All water used to generate steam contains impurities. After removing as many of these impurities as possible through reverse osmosis, ion exchange, or other processes, there are still some impurities even if only in minute quantities.
As water is heated, the cleaner part of the water turns to steam leaving slightly less pure water in the boiler. As the steam passes through its processes, some of the steam is lost before it returns to the boiler. This lost water must be replaced with new makeup water. In time, the solids content of the boiler water increases to a point where the carryover of the dissolved solids into steam reach unacceptable levels.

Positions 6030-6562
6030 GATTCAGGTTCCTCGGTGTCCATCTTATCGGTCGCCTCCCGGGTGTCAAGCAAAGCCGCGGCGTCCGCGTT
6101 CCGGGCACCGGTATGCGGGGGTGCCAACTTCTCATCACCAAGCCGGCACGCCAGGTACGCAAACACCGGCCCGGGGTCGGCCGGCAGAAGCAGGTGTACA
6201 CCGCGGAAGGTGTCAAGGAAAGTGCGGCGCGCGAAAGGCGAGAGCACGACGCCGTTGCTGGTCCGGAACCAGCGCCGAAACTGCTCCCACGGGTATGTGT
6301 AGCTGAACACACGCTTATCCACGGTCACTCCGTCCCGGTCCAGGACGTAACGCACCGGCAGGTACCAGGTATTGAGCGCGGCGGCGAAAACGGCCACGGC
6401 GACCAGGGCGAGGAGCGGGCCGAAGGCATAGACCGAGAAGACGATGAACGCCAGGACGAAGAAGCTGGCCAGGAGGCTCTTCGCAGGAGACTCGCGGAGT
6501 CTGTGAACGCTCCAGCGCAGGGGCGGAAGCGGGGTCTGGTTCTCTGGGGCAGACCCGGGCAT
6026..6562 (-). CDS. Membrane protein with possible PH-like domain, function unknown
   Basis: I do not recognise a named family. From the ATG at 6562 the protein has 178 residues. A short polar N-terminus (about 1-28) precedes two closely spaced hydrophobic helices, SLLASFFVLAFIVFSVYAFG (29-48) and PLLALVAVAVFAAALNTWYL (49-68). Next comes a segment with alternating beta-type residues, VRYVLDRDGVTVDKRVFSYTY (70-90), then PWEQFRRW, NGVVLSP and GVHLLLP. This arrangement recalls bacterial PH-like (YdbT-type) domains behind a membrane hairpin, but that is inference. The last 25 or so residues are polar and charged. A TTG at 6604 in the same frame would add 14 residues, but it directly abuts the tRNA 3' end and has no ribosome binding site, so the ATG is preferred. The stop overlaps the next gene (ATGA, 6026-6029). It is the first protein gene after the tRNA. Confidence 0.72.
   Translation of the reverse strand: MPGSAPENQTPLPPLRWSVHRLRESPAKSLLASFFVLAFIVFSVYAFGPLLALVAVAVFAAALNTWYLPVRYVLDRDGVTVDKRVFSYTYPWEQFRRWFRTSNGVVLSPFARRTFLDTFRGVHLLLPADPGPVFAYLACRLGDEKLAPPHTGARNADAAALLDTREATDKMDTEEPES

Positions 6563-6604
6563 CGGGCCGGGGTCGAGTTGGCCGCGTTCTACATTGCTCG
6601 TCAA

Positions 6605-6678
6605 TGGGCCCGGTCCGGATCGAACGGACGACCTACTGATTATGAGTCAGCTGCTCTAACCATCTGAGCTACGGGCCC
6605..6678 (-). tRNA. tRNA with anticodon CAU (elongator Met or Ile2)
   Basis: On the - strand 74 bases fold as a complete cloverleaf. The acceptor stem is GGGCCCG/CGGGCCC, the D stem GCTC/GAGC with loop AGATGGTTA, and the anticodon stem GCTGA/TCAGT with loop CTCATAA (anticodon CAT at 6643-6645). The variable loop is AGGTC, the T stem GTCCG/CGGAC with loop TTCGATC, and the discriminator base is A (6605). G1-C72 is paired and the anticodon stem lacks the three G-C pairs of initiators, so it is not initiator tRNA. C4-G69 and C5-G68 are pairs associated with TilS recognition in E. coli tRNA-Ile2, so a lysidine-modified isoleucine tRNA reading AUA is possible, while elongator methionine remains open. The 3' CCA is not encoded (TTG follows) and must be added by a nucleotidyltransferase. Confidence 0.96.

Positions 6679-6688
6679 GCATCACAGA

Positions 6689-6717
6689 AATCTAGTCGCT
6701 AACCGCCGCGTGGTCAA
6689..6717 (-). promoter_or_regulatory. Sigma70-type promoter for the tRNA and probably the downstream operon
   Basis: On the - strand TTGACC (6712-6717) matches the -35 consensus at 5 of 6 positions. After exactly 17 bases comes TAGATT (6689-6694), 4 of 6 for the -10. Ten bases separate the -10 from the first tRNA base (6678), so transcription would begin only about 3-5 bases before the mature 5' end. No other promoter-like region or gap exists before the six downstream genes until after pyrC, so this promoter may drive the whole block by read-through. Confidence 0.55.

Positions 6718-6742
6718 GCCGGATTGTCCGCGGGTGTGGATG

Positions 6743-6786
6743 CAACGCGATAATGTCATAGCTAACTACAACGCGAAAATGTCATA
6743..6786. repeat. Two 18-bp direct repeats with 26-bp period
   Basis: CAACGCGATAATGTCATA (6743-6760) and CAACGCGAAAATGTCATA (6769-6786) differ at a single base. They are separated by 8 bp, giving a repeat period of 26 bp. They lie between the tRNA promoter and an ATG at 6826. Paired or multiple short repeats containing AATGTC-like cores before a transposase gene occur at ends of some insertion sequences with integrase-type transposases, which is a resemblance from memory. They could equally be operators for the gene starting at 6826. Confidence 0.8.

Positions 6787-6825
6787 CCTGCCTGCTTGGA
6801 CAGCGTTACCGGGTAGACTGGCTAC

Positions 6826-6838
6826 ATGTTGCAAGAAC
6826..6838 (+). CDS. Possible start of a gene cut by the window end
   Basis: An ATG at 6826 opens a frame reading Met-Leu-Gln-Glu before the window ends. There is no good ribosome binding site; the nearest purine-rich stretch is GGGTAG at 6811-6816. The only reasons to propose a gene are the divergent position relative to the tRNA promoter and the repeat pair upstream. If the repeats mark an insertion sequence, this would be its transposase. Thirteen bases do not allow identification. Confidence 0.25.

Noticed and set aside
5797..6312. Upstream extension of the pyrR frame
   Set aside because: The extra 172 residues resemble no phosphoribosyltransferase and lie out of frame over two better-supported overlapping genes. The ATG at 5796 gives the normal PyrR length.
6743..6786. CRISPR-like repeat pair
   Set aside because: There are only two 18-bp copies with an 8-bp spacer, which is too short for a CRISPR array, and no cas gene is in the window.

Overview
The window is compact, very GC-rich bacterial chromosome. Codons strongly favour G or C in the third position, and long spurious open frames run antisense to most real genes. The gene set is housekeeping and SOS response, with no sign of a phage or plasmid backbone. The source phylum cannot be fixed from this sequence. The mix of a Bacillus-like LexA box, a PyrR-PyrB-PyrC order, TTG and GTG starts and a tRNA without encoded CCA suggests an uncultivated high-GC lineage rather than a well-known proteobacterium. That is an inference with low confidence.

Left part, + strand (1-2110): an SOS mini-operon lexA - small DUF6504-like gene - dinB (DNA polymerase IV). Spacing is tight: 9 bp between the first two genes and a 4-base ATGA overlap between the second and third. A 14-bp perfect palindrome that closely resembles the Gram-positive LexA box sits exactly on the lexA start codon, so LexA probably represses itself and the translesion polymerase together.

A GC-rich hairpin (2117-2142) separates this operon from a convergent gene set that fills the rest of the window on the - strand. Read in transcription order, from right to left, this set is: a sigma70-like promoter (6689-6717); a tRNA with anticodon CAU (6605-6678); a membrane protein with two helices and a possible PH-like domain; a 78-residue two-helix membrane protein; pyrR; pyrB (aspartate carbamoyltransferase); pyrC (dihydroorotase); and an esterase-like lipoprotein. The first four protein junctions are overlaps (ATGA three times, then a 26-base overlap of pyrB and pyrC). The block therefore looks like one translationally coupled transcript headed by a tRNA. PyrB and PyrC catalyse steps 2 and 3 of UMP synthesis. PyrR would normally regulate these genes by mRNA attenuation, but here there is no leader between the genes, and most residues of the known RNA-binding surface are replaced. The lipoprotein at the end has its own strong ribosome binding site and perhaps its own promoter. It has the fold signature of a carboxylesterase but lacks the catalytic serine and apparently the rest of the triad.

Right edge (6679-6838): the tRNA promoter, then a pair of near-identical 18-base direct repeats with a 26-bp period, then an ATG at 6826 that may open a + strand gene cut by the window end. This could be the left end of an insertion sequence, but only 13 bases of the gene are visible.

In less critical applications, the build-up of dissolved solids can be controlled by boiler blowdown. In more critical applications, this can be monitored through the use of return condensate monitoring systems and the Model CH16D or Model CH16RB Larson-Lane condensate monitors. When the steam is used to operate a turbine, the requirements of the steam purity are usually very high, and the measurement of the steam itself may be used in addition to return condensate measurements.